He enjoyed a top-notch traditional music education under the likes of Vincent Persichetti, Nadia Boulanger, and Darius Milhaud.  He early on was attracted to modernists such as Webern, Boulez, Stockhausen, and Berio.  But his encounter with the radical French cinema of Godard and Truffaut, Samuel Beckett’s plays, and contemporary visual art moved him on in different directions.  While his favorite composer is still Franz Schubert, he identifies the repetitive patterns of classical Indian music and the conception of time in Beckett’s plays as of consequential influence upon him.   His early work was lumped in with the “minimalist” movement—appropriately so—wherein constant repetition and variation of small musical “cells” was the strikingly new and economical style.  Since the 1970s he has moved on into a variety of innovative styles.

            His Symphony No. 3 (from 1995) was composed during a time of focus on that genre—Symphony No. 2 even drawing upon the music of Honegger and Milhaud and other mainstream composers as inspiration.  No. 3 was written for nineteen instruments, treated as soloists in a chamber-like fashion, with plenty of traditional elements that, frankly, serve as a rather smooth and painless entre to the music of this challenging composer.  In this particular instance his peripatetic eye is looking back in time for a device to structure what is clearly a new sound.  This deliberate invocation of the past is the foundation of the third movement:  it clearly is a chaconne, a favorite unifying device of composers of the seventeenth and eighteenth centuries.  Repetition is a favorite device of “minimalist” composers, and a chaconne yields coherence by simply establishing a series of chords that is continuously repeated from beginning to end.  A related technique is repeating a bass line in a similar fashion, a technique that almost everyone may remember from the Pachelbel Canon—ubiquitous at weddings, today.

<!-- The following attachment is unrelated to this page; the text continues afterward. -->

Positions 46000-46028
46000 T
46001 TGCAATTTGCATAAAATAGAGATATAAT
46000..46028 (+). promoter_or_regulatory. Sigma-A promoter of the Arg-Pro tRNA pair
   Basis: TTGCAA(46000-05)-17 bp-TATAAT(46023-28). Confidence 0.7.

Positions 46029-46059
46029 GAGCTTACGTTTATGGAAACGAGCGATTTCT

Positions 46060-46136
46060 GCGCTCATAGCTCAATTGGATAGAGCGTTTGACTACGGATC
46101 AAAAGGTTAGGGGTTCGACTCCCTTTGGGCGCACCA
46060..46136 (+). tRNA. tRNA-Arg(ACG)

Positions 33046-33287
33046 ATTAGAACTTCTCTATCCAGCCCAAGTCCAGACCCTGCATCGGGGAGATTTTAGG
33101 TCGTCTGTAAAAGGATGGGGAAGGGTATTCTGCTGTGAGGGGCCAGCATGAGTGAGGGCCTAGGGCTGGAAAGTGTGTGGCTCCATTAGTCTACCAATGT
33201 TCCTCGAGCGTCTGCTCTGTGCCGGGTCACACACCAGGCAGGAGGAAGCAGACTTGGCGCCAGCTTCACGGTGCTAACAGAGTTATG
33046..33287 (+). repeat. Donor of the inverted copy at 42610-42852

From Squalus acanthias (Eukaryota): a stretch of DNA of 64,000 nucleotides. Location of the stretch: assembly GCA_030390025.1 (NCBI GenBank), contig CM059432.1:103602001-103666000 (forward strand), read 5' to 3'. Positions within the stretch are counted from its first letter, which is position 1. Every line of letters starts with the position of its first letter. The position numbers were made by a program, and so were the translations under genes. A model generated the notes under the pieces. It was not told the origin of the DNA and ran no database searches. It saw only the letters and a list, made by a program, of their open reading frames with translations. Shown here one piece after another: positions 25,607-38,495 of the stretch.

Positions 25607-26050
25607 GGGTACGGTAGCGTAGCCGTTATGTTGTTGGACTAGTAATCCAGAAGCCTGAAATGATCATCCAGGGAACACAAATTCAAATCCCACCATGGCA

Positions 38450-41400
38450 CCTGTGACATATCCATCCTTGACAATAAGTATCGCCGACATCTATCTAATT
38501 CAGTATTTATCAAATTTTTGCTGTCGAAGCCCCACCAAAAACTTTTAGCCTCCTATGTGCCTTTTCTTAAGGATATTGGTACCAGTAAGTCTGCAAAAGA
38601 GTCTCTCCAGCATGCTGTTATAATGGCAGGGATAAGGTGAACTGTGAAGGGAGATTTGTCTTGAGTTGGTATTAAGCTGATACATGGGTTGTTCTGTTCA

It begins with three 'celli and four violas, with a pulsing syncopation.  With each repetition of the winsome chord progression new voices are added, with slightly new materials, yielding layers of ideas and motives.  As the end approaches, a solo violin plaintively soars out above the texture, passing the melody on successively to others.  But, ultimately, the gentle, insistent, undulating layers of ideas in this “sea” of strings subsume everything, and the movement quietly ends.   While Glass has composed much, and in styles radically differing from this work—this brief moment is eloquent testimony to the composer’s vast original imagination.  Like a modern painting that is nothing more than a field of one homogenous color, Glass’ piece forces you to contemplate more closely simplicities that in other, more conventional settings, would be passed over by the reductive mind.

--Wm. E. Runyan

© 2016 William E. Runyan